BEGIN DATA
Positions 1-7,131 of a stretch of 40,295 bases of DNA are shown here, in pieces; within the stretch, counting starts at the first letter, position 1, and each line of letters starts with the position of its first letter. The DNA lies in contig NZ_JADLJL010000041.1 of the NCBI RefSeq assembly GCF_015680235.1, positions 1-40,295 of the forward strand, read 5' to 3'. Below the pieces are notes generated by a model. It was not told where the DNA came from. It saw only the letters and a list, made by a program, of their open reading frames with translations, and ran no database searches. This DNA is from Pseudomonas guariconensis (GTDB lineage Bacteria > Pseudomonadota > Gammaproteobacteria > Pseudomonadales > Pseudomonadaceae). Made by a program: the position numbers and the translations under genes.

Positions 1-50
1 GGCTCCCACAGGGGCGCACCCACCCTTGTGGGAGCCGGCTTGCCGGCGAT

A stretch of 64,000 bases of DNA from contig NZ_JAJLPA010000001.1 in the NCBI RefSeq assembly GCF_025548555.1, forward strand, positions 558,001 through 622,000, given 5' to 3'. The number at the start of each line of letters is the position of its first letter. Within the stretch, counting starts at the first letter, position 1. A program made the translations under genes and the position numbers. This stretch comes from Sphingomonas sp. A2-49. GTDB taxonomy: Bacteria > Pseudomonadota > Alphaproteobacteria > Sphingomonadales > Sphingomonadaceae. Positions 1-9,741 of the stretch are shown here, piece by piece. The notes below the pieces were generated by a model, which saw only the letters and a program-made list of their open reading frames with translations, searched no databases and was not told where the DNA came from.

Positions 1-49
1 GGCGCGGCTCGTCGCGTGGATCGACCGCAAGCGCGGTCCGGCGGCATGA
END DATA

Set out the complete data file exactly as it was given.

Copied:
Positions 1-7,131 of a stretch of 40,295 bases of DNA are shown here, in pieces; within the stretch, counting starts at the first letter, position 1, and each line of letters starts with the position of its first letter. The DNA lies in contig NZ_JADLJL010000041.1 of the NCBI RefSeq assembly GCF_015680235.1, positions 1-40,295 of the forward strand, read 5' to 3'. Below the pieces are notes generated by a model. It was not told where the DNA came from. It saw only the letters and a list, made by a program, of their open reading frames with translations, and ran no database searches. This DNA is from Pseudomonas guariconensis (GTDB lineage Bacteria > Pseudomonadota > Gammaproteobacteria > Pseudomonadales > Pseudomonadaceae). Made by a program: the position numbers and the translations under genes.

Positions 1-50
1 GGCTCCCACAGGGGCGCACCCACCCTTGTGGGAGCCGGCTTGCCGGCGAT

A stretch of 64,000 bases of DNA from contig NZ_JAJLPA010000001.1 in the NCBI RefSeq assembly GCF_025548555.1, forward strand, positions 558,001 through 622,000, given 5' to 3'. The number at the start of each line of letters is the position of its first letter. Within the stretch, counting starts at the first letter, position 1. A program made the translations under genes and the position numbers. This stretch comes from Sphingomonas sp. A2-49. GTDB taxonomy: Bacteria > Pseudomonadota > Alphaproteobacteria > Sphingomonadales > Sphingomonadaceae. Positions 1-9,741 of the stretch are shown here, piece by piece. The notes below the pieces were generated by a model, which saw only the letters and a program-made list of their open reading frames with translations, searched no databases and was not told where the DNA came from.

Positions 1-49
1 GGCGCGGCTCGTCGCGTGGATCGACCGCAAGCGCGGTCCGGCGGCATGA